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Robert Adolph Wilton Morley, CBE (26 May 1908 - 3 June 1992) was an English actor who was usually cast as a pompous English gentleman representing the Establishment, often in supporting roles. In Movie Encyclopedia, film critic Leonard Maltin describes Morley as "recognisable by his ungainly bulk, bushy eyebrows, thick lips and double chin, ... particularly effective when cast as a pompous windbag." More politely, Ephraim Katz in his International Film Encyclopaedia describes Morley as "a rotund, triple-chinned, delightful character player of the British and American stage and screen." In his autobiography, Responsible Gentleman, Morley said his stage career started with managements valuing his appearance for playing "substantial gentleman" roles - as a doctor, lawyer, accountant or other professional member of society.[self-published source?]
Morley was born in Semley, Wiltshire, England, the son of Gertrude Emily (née Fass) and Robert Wilton Morley, a major in the British Army. His mother came from a German family that had emigrated to South Africa. Morley attended Wellington College, Berkshire, which he hated, followed by RADA. As he was a famous "Old Wellingtonian", generations of headmasters tried to contact him, without success, with Morley stating "the only reason for me visiting Wellington would be to burn it down".
Morley made his West End stage debut in 1929 in Treasure Island at the Strand Theatre and his Broadway debut in 1938 in the title role of Oscar Wilde at the Fulton Theatre. Although soon won over to the big screen, Morley remained both a busy West End star and successful author, as well as appearing in touring productions.
Ken Annakin's Those Magnificent Men in Their Flying Machines was released 16 June 1965. In the Britishperiodcomedy film, Morley is featured among an international ensemble cast including Stuart Whitman, Sarah Miles, Terry-Thomas, James Fox, Red Skelton, Benny Hill, Jean-Pierre Cassel, Gert Fröbe and Alberto Sordi. The film, revolving around the craze of early aviation circa 1910, is about a pompous newspaper magnate (Morley) who is convinced, by his daughter (Miles) and her fiancé (Fox), to organize an air race from London to Paris. A large sum of money is offered to the winner, hence it attracts a variety of characters who participate. The film received positive reviews, describing it as funny, colourful, clever and having captured the early enthusiasm for aviation. It was treated as a major production, one of only three full-length 70 mm Todd-AO Fox releases in 1965 with an intermission and musical interlude part of the original screenings. Because of the Todd-AO process, the film was an exclusive roadshow feature initially shown in deluxe Cinerama venues, where customers needed reserved seats purchased ahead of time. The film grossed $31,111,111 theatrically and on home video $29,950,000. Audience reaction both in first release and even today, is nearly universal in assessing the film as one of the "classic" aviation films.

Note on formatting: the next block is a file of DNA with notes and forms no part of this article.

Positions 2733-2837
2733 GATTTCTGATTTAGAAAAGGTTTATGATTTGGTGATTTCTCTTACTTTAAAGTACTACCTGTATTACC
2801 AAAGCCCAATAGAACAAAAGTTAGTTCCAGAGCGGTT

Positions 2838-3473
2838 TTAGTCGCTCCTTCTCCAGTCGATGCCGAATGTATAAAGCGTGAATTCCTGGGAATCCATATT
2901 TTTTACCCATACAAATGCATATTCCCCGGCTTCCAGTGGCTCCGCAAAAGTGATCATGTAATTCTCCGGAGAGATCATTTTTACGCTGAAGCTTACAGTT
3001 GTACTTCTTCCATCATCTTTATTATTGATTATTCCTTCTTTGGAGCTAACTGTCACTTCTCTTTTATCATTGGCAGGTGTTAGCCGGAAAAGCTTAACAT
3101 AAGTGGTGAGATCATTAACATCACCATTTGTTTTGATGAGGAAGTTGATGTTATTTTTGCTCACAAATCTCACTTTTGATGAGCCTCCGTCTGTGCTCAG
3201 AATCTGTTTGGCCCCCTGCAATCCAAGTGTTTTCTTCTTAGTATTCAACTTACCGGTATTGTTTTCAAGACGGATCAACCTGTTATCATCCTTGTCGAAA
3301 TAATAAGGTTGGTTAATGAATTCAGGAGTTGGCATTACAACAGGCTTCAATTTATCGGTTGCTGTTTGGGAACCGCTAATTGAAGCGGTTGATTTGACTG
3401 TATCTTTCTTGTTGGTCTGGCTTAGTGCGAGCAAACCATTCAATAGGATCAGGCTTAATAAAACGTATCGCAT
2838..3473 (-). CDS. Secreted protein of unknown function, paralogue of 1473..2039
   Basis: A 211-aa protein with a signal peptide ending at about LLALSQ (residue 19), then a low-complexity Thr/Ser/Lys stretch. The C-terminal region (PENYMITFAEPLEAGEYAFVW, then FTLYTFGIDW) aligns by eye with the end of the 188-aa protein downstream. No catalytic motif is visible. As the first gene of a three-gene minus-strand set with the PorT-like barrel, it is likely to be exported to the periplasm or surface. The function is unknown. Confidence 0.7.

Morley also personified the conservative Englishman in many comedy and caper films. He was the face of BOAC (later British Airways) as the merry television commercial spokesman of the 1970s with "We'll take good care of you" for British Airways. Later in his career, he received critical acclaim and numerous accolades for his performance in Who Is Killing the Great Chefs of Europe?.
During the 1980s, Morley hosted a celebrity cooking show on Cable TV, Celebrity Chefs. In 1980, Morley hosted (providing explanatory introductions) the 14-episode Granada Television anthology series Ladykillers.
He was renowned as a witty raconteur and for being an eloquent conversationalist, as well as a noted and enthusiastic gourmet, in real life and in various roles in film and TV.
Morley was honoured by being the first King of Moomba appointed by the MelbourneMoomba festival committee and, in typical humility, he accepted the crown in bare feet. Morley was in Australia touring his one-man show, The Sound of Morley.
In his book British Film Character Actors, Terence Pettigrew wrote: "Morley, who has more wobbly chins than a Shanghai drinking club, enjoys poking fun at life's absurdities, among whom he generously includes himself."
Robert Morley married Joan Buckmaster (1910-2005), a daughter of Dame Gladys Cooper. Their elder son, Sheridan Morley, became a writer and critic. They also had a daughter, Annabel, and another son, Wilton.